Without these motivators, fat isn’t really burned, rather than getting it removed or consuming it internally (in the case of extreme survival situations wherein the body resorts to utilising energy converted from fats and lipids rather than carbohydrates and glucose).

So, will almonds burn fats? No. But, will almonds reduce body fat? Yes, almonds will reduce body fat by allowing it to be consumed. Almonds provide a lot of good fat, and if eaten in moderation and coupled with good exercise, can actually contribute to the person slimming down a lot. It provides a lot of energy and while the fat content is on the high side as well, it is good fat and cholesterol (LDL), which is actually imperative for the body.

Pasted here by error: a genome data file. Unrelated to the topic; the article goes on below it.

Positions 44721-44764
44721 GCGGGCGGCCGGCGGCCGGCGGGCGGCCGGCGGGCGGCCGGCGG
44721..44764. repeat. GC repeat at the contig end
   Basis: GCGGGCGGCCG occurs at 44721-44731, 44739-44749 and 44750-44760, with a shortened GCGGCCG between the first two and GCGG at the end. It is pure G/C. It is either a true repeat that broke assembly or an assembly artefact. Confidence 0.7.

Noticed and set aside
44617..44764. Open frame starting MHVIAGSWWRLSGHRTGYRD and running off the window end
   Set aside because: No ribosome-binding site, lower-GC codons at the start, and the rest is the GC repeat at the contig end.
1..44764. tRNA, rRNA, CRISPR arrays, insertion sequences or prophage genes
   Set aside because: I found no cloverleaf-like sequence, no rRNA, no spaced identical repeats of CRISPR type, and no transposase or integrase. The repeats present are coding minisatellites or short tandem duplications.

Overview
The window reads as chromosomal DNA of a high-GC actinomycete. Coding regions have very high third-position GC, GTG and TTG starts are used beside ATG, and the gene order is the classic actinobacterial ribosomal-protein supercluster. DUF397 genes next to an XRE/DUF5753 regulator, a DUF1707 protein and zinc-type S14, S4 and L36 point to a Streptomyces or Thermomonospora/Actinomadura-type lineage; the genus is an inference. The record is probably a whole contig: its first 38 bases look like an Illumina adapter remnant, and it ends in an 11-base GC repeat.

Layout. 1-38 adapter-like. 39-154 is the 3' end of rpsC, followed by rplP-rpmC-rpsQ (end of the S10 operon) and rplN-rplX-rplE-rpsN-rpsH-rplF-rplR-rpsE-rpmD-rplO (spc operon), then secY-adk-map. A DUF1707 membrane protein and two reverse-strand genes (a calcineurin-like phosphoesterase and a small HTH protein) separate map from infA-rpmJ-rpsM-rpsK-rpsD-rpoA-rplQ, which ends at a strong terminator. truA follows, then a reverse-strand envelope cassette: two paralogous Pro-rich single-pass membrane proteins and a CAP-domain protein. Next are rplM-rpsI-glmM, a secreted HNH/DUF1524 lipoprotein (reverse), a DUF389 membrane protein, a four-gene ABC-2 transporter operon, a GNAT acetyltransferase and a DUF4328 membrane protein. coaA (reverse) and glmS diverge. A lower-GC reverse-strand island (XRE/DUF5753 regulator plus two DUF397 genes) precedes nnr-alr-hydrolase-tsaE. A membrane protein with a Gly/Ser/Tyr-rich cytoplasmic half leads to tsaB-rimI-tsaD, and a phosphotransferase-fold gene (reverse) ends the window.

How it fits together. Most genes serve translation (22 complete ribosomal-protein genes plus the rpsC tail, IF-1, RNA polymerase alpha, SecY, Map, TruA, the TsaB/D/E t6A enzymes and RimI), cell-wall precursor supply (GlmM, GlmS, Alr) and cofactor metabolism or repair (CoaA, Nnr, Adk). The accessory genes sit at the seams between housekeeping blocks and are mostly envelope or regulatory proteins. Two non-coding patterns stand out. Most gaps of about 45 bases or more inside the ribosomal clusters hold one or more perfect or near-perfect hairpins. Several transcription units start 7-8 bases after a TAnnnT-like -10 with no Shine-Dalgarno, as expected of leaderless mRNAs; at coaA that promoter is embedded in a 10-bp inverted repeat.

Almonds alone are not going to make you lose weight. Do not start eating almonds just to lose weight, because that wont work. Instead, you can couple almonds with good exercise, a low fat and carb diet to make sure that whatever your goal is (losing weight, slimming down), you can get to it much quicker and with controlled dieting. Almonds alone will not slim you down, but they can help you as you could substitute them for fatty snacks and make it so that you snack on healthy and organic foods, rather than deep fried crisps.

How Many Almonds To Eat Per Day For Weight Loss?

For weight loss, as is stated already, an ounce a day or maybe two if you really like them should be enough. Mind you, almonds wont actively help you lose weight, but will be beneficial as their inclusion in your diet replacing high-fat content will help your body shed its fatty adipose tissue layer much quickly.

So, to conclude, an ounce or two of almonds a day (not fried) should do the trick.

Almonds- Better For Weight Loss?